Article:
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Abortion on the Rise In Latin America

Pro-abortion activist are using high-profile cases and secular media to push for legalized abortion in Latin America.

BY ALEJANDRO BERMÚDEZ

Latin America Correspondent

October 1-7, 2006 Issue | Posted 9/27/06 at 11:00 AM

 

BOGOTÁ, Colombia — September headlines showcased conflicting signs from Latin American political life. On Sept. 20, Venezuela’s pro-abortion and irreverent president criticized America at the United Nations. On Sept. 5, Mexican courts ruled that the pro-family Felipe Calderon won the July presidential election.

But it was Aug. 25, a foggy Friday in Bogotá, that confirmed a disturbing trend in Latin America. That day will go down in history as the day the first legal abortion was performed in Colombia.

A group of doctors performed the abortion on an 11-year-old girl raped by her stepfather, while thousands of pro-life demonstrators protested outside the Simon Bolívar Hospital in Bogotá. At the same time, feminist organizations hailed the abortion in media outlets as a “big day” for the predominantly Catholic country.

But Monica Roa, the Colombian-born, New York-resident attorney who headed the legal and media battle that ended with the legalization of abortion by Colombia’s Constitutional Court last May, was not in Bogotá to listen to either side.

She was in Buenos Aires, Argentina, advising local feminist activists on how to exploit two high-profile rape stories to obtain the same result — the legalization of abortion by judicial means in Argentina.

The pro-abortion cause in Argentina has already made significant inroads lately. The Supreme Court of the province of Buenos Aires issued a 6-3 ruling in August, allowing a 19-year-old mentally handicapped woman, pregnant after being raped by a family member, to undergo an abortion.

The case made its way to the provincial Supreme Court after both a lower court and an appeal court ruled against the abortion.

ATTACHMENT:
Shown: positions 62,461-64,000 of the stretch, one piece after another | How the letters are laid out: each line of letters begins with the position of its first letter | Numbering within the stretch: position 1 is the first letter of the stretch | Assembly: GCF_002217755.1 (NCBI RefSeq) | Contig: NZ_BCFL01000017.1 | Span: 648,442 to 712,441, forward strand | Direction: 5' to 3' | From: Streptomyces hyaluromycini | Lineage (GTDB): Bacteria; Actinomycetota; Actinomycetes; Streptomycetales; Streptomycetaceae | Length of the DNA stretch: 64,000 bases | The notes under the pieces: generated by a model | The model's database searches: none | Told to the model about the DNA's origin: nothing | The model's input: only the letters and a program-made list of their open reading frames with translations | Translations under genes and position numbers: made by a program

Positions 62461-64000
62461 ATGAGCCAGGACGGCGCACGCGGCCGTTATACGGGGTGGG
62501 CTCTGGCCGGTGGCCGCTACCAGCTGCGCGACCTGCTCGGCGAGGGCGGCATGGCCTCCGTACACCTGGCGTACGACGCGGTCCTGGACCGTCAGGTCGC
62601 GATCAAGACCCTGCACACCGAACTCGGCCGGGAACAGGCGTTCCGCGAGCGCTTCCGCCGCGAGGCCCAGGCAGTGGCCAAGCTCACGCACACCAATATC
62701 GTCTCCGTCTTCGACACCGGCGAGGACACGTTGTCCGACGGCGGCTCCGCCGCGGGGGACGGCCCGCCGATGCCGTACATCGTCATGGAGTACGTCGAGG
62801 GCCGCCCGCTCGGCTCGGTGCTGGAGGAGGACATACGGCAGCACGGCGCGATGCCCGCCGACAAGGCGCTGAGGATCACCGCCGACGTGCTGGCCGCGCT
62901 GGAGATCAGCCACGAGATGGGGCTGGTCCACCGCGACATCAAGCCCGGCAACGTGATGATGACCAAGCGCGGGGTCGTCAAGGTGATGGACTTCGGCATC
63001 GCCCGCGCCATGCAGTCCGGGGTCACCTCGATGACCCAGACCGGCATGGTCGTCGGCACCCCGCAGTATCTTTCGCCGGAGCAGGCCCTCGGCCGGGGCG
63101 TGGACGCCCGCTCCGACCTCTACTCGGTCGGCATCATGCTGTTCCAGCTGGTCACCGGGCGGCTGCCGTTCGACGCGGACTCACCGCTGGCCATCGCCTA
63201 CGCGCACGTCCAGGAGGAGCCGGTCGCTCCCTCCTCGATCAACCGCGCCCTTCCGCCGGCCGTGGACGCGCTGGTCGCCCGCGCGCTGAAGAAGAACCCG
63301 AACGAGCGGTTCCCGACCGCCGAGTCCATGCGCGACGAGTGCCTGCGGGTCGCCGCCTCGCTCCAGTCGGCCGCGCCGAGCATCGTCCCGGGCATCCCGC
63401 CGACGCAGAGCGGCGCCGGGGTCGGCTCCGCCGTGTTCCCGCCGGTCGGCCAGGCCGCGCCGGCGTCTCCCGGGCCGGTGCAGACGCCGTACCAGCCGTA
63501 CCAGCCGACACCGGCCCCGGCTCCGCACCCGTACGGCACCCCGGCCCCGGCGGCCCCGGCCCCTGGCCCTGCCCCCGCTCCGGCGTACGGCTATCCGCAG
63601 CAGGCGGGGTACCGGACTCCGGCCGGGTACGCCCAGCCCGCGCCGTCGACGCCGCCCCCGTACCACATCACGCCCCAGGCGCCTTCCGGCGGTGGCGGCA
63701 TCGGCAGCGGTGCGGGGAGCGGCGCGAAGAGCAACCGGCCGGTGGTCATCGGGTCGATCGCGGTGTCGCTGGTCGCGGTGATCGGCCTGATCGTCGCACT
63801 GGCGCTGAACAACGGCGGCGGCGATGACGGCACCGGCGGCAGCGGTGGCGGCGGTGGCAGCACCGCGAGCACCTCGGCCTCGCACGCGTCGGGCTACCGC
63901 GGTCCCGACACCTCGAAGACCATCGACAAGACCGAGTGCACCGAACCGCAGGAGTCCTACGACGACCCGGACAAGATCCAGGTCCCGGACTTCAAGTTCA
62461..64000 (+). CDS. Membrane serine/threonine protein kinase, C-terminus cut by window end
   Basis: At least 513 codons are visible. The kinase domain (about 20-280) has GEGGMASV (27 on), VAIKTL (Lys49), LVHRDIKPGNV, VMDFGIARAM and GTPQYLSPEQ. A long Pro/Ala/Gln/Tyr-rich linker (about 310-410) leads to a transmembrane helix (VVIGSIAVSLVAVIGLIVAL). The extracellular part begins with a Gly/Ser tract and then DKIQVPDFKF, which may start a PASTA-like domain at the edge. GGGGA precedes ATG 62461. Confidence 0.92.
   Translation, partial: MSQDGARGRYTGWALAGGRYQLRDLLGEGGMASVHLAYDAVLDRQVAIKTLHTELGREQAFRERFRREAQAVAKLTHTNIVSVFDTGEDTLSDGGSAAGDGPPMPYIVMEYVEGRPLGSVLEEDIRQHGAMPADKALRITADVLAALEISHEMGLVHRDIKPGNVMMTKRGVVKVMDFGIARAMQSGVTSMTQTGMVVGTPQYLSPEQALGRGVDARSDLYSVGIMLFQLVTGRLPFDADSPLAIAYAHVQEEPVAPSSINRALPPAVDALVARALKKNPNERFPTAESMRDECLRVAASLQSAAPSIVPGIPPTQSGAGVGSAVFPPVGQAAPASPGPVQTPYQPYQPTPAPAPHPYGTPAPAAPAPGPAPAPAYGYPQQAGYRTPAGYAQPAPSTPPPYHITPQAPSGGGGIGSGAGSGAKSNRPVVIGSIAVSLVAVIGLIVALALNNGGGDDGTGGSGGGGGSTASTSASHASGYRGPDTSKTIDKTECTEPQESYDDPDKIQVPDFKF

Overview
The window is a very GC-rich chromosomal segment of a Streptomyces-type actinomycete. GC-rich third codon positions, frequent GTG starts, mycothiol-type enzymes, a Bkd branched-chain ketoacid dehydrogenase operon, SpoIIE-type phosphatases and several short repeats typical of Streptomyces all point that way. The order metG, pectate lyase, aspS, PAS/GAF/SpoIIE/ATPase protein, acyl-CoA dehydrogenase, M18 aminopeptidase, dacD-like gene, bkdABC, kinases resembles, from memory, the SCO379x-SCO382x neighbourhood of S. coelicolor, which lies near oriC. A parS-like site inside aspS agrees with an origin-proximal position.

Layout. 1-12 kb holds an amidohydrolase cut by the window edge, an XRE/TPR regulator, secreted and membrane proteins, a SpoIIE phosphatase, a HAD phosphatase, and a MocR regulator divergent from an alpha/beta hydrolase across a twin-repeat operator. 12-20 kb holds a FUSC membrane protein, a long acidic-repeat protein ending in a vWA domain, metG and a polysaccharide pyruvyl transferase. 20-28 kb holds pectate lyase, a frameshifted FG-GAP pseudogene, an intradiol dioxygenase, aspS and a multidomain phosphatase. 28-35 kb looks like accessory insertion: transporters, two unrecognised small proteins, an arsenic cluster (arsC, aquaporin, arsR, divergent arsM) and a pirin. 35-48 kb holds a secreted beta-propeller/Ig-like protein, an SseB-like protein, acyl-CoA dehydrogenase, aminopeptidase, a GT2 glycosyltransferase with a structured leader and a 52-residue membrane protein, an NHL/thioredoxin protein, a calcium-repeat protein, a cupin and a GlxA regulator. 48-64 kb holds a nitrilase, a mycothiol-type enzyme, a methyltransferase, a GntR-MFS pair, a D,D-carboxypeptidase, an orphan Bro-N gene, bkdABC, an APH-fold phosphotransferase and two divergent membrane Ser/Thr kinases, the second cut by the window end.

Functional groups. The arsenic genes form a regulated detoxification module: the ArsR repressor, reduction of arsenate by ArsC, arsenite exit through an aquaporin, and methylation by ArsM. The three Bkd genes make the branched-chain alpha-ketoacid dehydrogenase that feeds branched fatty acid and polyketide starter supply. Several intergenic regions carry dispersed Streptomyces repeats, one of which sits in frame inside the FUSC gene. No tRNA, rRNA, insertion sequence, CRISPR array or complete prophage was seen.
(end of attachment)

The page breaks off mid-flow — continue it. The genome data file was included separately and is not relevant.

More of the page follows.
Doctors at a public hospital refused to comply with the order, objecting that the baby was too far developed for the procedure to take place. But the abortion was finally performed at a private clinic.

The ‘American Way

Roa, a lawyer who works for the New York-based Center for Reproductive Rights, believes that almost all moves to change legislation in Latin America through stealthy “baby steps” have failed, mostly because of a cultural opposition to abortion and the powerful influence of the Catholic Church.

So she and her colleagues at the center have opted for another strategy: Go high-profile, rely on the support of the secular media with emotional stories like rape cases, and then legalize abortion “the American way” — by the means of the Supreme Court.

Although Colombia is the Center for Reproductive Rights’ showcase, a similar strategy was used early this year in Mexico.

A rape victim, Paulina Ramirez, was used by the organization and its local partners to force the Mexican state of Baja California to approve abortion in cases of rape. The center sued the state “for preventing her access to abortion since the birth of the child violated her sexual integrity.” A court decision ordered the state to pay a civil reparation and “review procedures” to allow abortions when rape is argued.

“The coincidence in the strategy is not by  chance,” said Antonio Donato, a Brazilian pro-life leader who has been following the legal strategy used by pro-abortion advocates in Latin America and in his home country, where a recent move to legalize abortion by a congressional bill was defeated.

“They know they can’t count on the culture, they can’t count on the votes in Congress, and they can’t count on the people,” Donato said about abortion activists. “But they count on most of the secular media and know that our legal system is feeble and prone to being impressed with international agreements.”

International Law